It looks like British Prime Minister Theresa May has survived — again.
She won 325 to 306, with her Conservative Party and Northern Ireland’s Democratic Unionist Party (DUP) — whose partnership props her up government — backing her in the final count.
It was a defeat, of sorts, for the opposition. Labour leader Jeremy Corbyn called for the no-confidence vote on Tuesday, which forces members of Parliament to decide whether it supports May’s government, in an attempt to trigger general elections. But it ended up being a sideshow to the bigger, more pressing, and still-unresolved debate: what the heck to do about Brexit.
Now that May’s government has survived, she will meet with party leaders to put together a Brexit “Plan B,” which she has to present to Parliament by next Monday. There’s an added sense of urgency, since the Brexit deadline of March 29, 2019, is swiftly approaching. The United Kingdom and European Union need to reach and ratify a deal by that date, or the UK exits the bloc without a deal, to potentially catastrophic economic and political consequences.
May has the confidence of the House of Commons. But does anyone really have confidence in her?
After the verdict, May accepted that her government would have to face a no-confidence vote, telling members of Parliament (MPs) that “we need to confirm whether this government still enjoys the confidence of the house.”
“I believe that it does,” she added. “But given the scale and importance of tonight’s vote, it is right that others have the chance to test that question if they wish to do so.”
Corbyn, joined by other opposition leaders, followed through with a motion of no-confidence in the government. The opposition wanted to oust May’s government, but also saw this as a pathway to general elections, which could provide them with an opportunity to take control.
Corbyn insisted Wednesday that “the scale of defeat” for May’s Brexit deal should be enough to get May to resign, “and the country would be able to choose the government that they want.”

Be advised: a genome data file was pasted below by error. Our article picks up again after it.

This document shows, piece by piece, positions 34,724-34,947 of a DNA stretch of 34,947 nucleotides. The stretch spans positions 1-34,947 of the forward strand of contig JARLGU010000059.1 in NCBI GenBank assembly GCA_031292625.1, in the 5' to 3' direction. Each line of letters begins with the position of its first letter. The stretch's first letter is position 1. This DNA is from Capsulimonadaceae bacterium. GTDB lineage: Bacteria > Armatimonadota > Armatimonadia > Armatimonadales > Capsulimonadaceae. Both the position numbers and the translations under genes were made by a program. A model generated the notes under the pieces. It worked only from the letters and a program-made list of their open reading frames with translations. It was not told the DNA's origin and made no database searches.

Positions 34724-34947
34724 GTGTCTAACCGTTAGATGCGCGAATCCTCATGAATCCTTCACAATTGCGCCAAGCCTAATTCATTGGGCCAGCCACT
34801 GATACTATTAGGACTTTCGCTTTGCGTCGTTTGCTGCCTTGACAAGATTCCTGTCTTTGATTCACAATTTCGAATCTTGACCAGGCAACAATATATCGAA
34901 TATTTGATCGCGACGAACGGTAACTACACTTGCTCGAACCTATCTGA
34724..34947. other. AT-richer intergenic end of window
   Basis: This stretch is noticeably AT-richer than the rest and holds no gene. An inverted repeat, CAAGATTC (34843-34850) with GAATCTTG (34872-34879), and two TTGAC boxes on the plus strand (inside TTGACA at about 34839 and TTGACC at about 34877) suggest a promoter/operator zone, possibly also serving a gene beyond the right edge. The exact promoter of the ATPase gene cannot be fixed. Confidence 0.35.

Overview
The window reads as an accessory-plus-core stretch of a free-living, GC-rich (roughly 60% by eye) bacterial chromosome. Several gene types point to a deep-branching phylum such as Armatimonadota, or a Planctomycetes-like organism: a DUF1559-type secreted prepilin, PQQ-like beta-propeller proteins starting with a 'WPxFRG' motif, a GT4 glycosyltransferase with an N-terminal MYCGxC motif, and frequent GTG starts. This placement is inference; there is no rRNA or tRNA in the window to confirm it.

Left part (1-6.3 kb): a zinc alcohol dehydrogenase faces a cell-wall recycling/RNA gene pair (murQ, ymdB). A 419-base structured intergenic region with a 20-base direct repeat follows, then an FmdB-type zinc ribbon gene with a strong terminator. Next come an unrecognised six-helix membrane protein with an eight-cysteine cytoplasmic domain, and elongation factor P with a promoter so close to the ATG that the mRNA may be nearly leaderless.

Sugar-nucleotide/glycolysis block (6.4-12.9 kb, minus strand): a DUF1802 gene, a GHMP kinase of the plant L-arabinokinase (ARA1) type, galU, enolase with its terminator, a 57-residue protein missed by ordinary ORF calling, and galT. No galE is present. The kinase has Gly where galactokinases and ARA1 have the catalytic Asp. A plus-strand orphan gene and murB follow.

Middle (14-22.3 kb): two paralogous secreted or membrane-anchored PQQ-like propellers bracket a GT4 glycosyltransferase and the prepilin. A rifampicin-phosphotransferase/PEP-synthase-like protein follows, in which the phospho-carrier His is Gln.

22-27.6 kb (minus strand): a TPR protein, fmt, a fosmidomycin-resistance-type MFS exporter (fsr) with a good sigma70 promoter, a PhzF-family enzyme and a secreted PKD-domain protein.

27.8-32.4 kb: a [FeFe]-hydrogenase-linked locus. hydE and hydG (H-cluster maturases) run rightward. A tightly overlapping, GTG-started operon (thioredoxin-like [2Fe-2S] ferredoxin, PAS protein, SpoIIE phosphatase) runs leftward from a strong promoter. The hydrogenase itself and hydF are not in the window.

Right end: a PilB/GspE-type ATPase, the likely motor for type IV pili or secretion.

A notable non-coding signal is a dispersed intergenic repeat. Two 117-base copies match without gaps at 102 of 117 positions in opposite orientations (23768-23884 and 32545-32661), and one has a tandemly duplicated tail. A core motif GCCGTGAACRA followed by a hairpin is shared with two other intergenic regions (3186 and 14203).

May survived, and has not given any real indication that she will resign. But it’s hard to count this as a real “win.” She still doesn’t have support from her own party on her Brexit deal, and she’s already faced an internal party revolt last month. May’s own Conservative party tried to oust her in a (failed) no-confidence vote in December, and more than 100 Tories voted against her deal on Tuesday. So did Northern Ireland’s DUP.
Her party is also deeply divided. Conservatives are generally split among ardent Brexiteers who hated May’s deal and are willing to risk a no-deal Brexit, more moderate and pro-business MPs that range from backing May’s deal to seeking a softer Brexit, and a segment of Remainers who don’t want to leave the European Union at all. Some of them are holding out hope for a second referendum on Brexit.
None of those factions, though, want to risk a prime minister or party coming to power that is opposed to their camp’s aims. If May’s government had lost the no-confidence vote, it could trigger general elections. And that could have potentially brought Labour to power — and handed Jeremy Corbyn the prime ministership, something especially unpalatable to hardline Conservatives or the DUP.
Matthias Matthijs, a professor of international political economy at Johns Hopkins, put it this way to me earlier this week: “It’s like the Tea Party giving power to Bernie Sanders. There’s no way.”
So to recap, May survived the vote due to party loyalty, and the fear among the different Conservative party factions and the DUP that if her government went down, something worse would take its place. It’s not exactly a reassuring outcome. May could face another no-confidence vote in the House of Commons before this Brexit debate is over, or she could resign if she feels she doesn’t have the support for her brand of Brexit.
This day spent debating the no-confidence motion now leaves Parliament with the same problem is started with: The UK still doesn’t have a Brexit deal — and maybe never will.